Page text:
The $168.9 Million proposal put to Ithaca’s voters in May lost in a landslide, with more than seven out of ten opposing it.  State law permits a school board to resubmit a failed budget only once, whether modified or not.  Recognizing the margin of loss, no one on the Board of Education during its post-mortem meetings has given serious consideration to submitting the exact same budget a second time.  Rather, the issue has been how deeply to cut spending, while at the same time bracing for the stark consequences of a second potential defeat.

Board President Eversley Bradwell: “Not the budget that I want, but the budget I can support.”

Should a revote fail, state law would mandate a “Contingency Budget” for next year.  It would lock-in the next year’s tax levy at the current year’s level.  It would also usher in a host of draconian austerities that scare parent-educators like Erin Croyle. Class sizes would invariably increase.  Equipment could not be bought.  Buildings could be used only for instructional programming, thereby severely curtailing their after-school use.  And extracurricular activities like fine and performing arts could see major cuts.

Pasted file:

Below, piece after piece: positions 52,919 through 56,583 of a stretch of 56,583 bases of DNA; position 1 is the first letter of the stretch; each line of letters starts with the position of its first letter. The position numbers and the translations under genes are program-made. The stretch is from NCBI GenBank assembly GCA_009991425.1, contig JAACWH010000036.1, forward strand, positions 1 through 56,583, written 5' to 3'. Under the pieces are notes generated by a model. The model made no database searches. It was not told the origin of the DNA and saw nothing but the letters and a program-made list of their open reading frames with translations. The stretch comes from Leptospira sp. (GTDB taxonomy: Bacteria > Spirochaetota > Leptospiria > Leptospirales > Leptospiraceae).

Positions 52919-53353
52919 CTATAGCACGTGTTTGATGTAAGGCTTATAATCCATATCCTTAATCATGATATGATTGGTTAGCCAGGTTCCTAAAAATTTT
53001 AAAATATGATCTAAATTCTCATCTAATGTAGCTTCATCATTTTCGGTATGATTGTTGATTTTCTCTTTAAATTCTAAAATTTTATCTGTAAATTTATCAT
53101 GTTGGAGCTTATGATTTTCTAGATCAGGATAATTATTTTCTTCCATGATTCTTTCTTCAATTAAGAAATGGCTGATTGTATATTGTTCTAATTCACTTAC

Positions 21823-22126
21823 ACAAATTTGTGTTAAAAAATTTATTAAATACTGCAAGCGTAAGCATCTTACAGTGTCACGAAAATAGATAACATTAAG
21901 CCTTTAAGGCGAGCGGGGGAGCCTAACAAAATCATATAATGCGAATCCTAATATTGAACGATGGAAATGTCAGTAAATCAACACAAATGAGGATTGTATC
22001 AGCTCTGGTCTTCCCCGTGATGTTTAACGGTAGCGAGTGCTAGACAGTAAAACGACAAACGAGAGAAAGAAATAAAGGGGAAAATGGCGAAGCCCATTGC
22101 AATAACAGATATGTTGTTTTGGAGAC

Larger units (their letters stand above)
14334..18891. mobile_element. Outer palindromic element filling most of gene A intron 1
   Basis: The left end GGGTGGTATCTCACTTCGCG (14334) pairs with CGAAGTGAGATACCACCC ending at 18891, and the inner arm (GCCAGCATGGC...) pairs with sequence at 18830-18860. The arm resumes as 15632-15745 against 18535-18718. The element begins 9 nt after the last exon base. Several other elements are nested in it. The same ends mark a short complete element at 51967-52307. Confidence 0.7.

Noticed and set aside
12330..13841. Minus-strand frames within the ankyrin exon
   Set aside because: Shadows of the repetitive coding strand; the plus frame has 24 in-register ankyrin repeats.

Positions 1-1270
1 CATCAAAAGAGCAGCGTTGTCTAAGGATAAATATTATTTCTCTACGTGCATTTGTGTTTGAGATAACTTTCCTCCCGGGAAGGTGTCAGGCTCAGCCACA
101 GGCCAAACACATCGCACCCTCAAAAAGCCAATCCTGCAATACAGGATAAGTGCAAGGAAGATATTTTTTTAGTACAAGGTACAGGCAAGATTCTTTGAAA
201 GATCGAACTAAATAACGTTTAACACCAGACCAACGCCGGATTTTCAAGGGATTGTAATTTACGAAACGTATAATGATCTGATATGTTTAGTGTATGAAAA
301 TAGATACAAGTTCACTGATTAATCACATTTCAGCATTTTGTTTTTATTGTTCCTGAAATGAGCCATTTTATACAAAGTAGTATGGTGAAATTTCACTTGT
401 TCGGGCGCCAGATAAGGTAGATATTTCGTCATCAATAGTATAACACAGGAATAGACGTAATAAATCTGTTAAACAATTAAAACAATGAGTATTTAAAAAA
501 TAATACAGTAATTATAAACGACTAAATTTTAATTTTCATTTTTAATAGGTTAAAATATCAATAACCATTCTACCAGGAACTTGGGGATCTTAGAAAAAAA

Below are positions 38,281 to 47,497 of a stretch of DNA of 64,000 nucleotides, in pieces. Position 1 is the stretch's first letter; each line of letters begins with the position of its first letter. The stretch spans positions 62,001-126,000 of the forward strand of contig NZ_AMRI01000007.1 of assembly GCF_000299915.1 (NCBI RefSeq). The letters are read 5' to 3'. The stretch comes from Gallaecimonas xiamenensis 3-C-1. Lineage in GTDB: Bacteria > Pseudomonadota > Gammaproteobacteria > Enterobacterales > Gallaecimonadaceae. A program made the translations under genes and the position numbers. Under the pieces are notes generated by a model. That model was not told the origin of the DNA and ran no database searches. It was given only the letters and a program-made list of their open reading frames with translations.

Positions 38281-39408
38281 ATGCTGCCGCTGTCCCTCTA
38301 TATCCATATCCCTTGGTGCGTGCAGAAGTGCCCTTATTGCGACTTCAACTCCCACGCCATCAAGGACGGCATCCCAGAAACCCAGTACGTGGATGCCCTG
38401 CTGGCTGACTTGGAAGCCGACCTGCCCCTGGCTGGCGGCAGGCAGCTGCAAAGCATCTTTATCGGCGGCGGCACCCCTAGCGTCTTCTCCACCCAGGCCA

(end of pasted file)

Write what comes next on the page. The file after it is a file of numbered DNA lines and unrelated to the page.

“There would be nothing after-school except sports,” Croyle warned.  “And extracurriculars would be reduced.  I mean, that’s a terrifying prospect,” she said.

No member of the Ithaca Board of Education had the stomach Monday for adopting a Contingency Budget for the year ahead. But such an austere option remained the only alternative on the table to the tax cap-tied plan the Board ultimately embraced.  A more costly compromise, one that would have hiked spending by 4.1 per cent, an increase in line with the Consumer Price Index, had already been unceremoniously scratched from consideration at the meeting one week earlier.

“This is the community’s opportunity to tell us what they think,” Jill Tripp, the Ithaca Board of Education’s most fervent advocate of fiscal frugality, told Board colleagues Monday.  And Tripp gave the tax-cap limiting “Re-vote Budget” her stamp of approval.